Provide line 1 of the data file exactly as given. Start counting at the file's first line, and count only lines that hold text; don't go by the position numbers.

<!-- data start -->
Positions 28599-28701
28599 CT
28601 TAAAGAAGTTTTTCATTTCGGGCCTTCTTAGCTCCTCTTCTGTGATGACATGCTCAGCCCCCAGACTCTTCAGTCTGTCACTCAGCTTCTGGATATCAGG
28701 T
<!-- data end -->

Positions 28599-28701